Beau McCall made three pieces for the show. McCall has an extensive background in wearable art. He recalled that his first piece was a sweater made entirely out of buttons. Over time the shape of that sweater started to change due to the weight of the buttons. McCalls compares his evolution of the use of that material including the pieces showcased in Art Enology, to the changing nature of that first piece.

According to McCall, the topic of Art Enology made him think about house parties and the three types of drinkers you would see at such event. Though each piece tells its own story, collectively they are called “Harlem Hangover” no party would be complete without the three types of drinkers McCall includes in his installation.

 

 

The first piece “Pop Pop Pop” represents the celebratory drinker.

Beau McCall Pop pOp poP

“Pop Pop Pop”

 

 

The second piece titled “A Social Siiiiip” symbolizes the social drinker.

Beau McCall A Social Siiiiiip

“A Social Siiiiip”

 

 

The final piece “Tiiipsssyyy” embodies the nature of the lush as it shows wine spilling over.

Beau McCall Tiiipsssyyy

“Tiiipsssyyy”

 

Greg Frederick Amy Winehouse

Greg Frederick is known for using vinyl records to create eclectic pop art pieces. Though this piece was not made up of vinyl, Frederick took the opportunity to immortalize an acclaimed singer in his work called “Amy Winehouse”. The piece is a portrait of the late singer made out of wine labels. Looking closely at the piece you not only see the labels of Frederick’s favorite wines but titles that reflect the way some may have viewed Winehouse such as a Smoking Loon label. The piece had humor but also soul. Next to her eye is a label featuring a silhouette of man dancing which we both agreed was like Winehouse’s spirit guide.

 

 

Janet Goldner Exuberant

 

 

Janet Goldner who also sat on the panel is a welder. Goldner enjoys manipulating steel to create her pieces. Her contribution to Art Enology is called “Exuberance”. The steel elements of the piece look as if they are bursting from the bottle holding true to the title of the sculpture.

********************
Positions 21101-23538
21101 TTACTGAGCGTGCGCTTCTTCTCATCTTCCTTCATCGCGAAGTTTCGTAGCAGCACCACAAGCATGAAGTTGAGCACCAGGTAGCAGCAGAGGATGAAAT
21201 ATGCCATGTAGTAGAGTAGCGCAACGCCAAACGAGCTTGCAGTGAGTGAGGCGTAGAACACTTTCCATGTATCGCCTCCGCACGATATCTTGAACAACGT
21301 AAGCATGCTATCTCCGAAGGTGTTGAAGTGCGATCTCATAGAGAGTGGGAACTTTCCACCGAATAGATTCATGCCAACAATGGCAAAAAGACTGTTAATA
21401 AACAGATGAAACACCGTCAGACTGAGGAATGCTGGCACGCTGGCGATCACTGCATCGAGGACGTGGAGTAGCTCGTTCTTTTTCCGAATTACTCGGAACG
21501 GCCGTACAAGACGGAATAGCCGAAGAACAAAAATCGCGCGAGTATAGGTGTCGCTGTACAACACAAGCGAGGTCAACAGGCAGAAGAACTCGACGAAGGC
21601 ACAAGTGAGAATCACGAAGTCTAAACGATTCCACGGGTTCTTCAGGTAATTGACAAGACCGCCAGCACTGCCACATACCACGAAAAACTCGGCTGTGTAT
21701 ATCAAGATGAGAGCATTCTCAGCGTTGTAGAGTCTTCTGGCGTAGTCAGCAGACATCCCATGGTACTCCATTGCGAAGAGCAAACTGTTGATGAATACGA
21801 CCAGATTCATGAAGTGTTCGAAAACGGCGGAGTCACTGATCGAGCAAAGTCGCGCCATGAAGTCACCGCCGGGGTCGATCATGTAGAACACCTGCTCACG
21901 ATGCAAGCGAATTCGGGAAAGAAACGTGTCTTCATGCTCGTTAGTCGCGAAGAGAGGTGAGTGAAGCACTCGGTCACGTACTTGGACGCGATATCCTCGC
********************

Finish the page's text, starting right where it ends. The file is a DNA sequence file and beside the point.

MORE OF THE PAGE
Jeremiah Drake standing next to Black Baby in the Garbage

 

 

Jeremiah Drake another panelist made his piece using found objects. “Black Baby in the Garbage- Don’t Pay That Baby No Mind” is an homage to a real life baby he came across while in transition in Los Angeles. The baby was indeed in the garbage and none of the people in the area seemed concerned. Drake was unable to assist the child on that day but that image stayed with him. “The baby sits on top of a totem,” he says while explaining that the imagery is meant to show the actual importance of the child. Though the piece brought back a painful memory and can definitely spark some commentary about the world we live in Drake believes, “Art is using our senses to get closer to the truth”.

 

 

 

 

The event was a success in that it allowed for open discussion and artistic expression about a substance that many of the panelists and artists agreed is a “social lubricant” and at times an enhancement for creativity. One of the panelists described the process of making wine as taking a grape which in itself is a work of art created by nature and then transforming it into a substance that inspires the creative nature of others as they create their art work. Through the use of mixed mediums and the incorporation of technology into some of the work, Art Enology transported the viewers of the art leaving them with a feeling that can only be achieved by taking a sip.

 

Art Enology will continue to be on display at the Art in Flux Harlem gallery until January 23, 2013.  Future special events surrounding the exhibit include:

 

Look Like a Collector, Drink Like a Connoisseur on January 12th (1- 3pm)

Blindfold Me: Envisioning Wine on January 18th (7- 8pm)

Closing Reception on January 23rd (6-9pm)